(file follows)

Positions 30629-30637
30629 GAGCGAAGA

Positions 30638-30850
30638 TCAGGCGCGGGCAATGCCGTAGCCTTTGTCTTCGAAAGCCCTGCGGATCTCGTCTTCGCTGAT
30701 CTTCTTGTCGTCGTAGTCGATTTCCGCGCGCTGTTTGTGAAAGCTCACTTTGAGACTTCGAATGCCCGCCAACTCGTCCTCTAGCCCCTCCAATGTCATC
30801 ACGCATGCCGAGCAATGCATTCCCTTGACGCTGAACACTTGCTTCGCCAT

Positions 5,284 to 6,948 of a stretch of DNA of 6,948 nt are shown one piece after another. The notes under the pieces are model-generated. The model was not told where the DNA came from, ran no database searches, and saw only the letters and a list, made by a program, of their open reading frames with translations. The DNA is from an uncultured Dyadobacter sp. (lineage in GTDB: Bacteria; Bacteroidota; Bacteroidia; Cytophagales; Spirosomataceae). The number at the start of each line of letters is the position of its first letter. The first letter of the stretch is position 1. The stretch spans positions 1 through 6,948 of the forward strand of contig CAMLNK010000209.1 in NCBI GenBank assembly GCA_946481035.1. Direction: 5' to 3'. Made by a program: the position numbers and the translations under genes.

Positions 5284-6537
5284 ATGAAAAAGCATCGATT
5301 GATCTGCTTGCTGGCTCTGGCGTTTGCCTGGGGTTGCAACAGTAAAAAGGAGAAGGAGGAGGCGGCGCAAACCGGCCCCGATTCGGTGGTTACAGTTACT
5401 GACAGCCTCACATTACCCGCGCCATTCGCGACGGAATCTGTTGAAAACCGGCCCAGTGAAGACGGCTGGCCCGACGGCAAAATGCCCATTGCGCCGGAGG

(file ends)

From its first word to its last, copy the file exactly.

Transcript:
Positions 30629-30637
30629 GAGCGAAGA

Positions 30638-30850
30638 TCAGGCGCGGGCAATGCCGTAGCCTTTGTCTTCGAAAGCCCTGCGGATCTCGTCTTCGCTGAT
30701 CTTCTTGTCGTCGTAGTCGATTTCCGCGCGCTGTTTGTGAAAGCTCACTTTGAGACTTCGAATGCCCGCCAACTCGTCCTCTAGCCCCTCCAATGTCATC
30801 ACGCATGCCGAGCAATGCATTCCCTTGACGCTGAACACTTGCTTCGCCAT

Positions 5,284 to 6,948 of a stretch of DNA of 6,948 nt are shown one piece after another. The notes under the pieces are model-generated. The model was not told where the DNA came from, ran no database searches, and saw only the letters and a list, made by a program, of their open reading frames with translations. The DNA is from an uncultured Dyadobacter sp. (lineage in GTDB: Bacteria; Bacteroidota; Bacteroidia; Cytophagales; Spirosomataceae). The number at the start of each line of letters is the position of its first letter. The first letter of the stretch is position 1. The stretch spans positions 1 through 6,948 of the forward strand of contig CAMLNK010000209.1 in NCBI GenBank assembly GCA_946481035.1. Direction: 5' to 3'. Made by a program: the position numbers and the translations under genes.

Positions 5284-6537
5284 ATGAAAAAGCATCGATT
5301 GATCTGCTTGCTGGCTCTGGCGTTTGCCTGGGGTTGCAACAGTAAAAAGGAGAAGGAGGAGGCGGCGCAAACCGGCCCCGATTCGGTGGTTACAGTTACT
5401 GACAGCCTCACATTACCCGCGCCATTCGCGACGGAATCTGTTGAAAACCGGCCCAGTGAAGACGGCTGGCCCGACGGCAAAATGCCCATTGCGCCGGAGG